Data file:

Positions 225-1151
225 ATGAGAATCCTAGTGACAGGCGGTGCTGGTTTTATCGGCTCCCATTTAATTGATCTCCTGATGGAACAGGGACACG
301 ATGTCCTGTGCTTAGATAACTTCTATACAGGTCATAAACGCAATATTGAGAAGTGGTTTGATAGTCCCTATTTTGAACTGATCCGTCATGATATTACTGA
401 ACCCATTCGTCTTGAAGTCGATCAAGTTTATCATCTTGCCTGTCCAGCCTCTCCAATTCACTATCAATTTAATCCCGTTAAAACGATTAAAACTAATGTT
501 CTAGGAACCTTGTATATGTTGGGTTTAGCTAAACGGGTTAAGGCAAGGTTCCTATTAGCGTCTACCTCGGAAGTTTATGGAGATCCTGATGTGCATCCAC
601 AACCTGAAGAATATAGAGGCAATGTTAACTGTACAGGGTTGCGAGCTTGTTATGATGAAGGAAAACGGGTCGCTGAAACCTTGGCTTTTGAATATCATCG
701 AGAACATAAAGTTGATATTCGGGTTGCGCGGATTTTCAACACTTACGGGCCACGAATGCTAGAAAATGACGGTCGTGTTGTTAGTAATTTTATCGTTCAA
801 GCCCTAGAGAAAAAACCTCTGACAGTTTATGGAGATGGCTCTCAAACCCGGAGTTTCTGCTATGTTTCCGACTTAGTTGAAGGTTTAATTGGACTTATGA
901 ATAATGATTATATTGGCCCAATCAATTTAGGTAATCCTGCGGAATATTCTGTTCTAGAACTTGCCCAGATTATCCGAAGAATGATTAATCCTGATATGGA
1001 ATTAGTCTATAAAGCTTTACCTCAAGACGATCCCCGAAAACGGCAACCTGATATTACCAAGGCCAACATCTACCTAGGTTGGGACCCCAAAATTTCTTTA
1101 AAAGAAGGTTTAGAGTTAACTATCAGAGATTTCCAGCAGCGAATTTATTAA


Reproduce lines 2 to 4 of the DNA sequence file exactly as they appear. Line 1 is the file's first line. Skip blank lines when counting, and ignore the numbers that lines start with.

225 ATGAGAATCCTAGTGACAGGCGGTGCTGGTTTTATCGGCTCCCATTTAATTGATCTCCTGATGGAACAGGGACACG
301 ATGTCCTGTGCTTAGATAACTTCTATACAGGTCATAAACGCAATATTGAGAAGTGGTTTGATAGTCCCTATTTTGAACTGATCCGTCATGATATTACTGA
401 ACCCATTCGTCTTGAAGTCGATCAAGTTTATCATCTTGCCTGTCCAGCCTCTCCAATTCACTATCAATTTAATCCCGTTAAAACGATTAAAACTAATGTT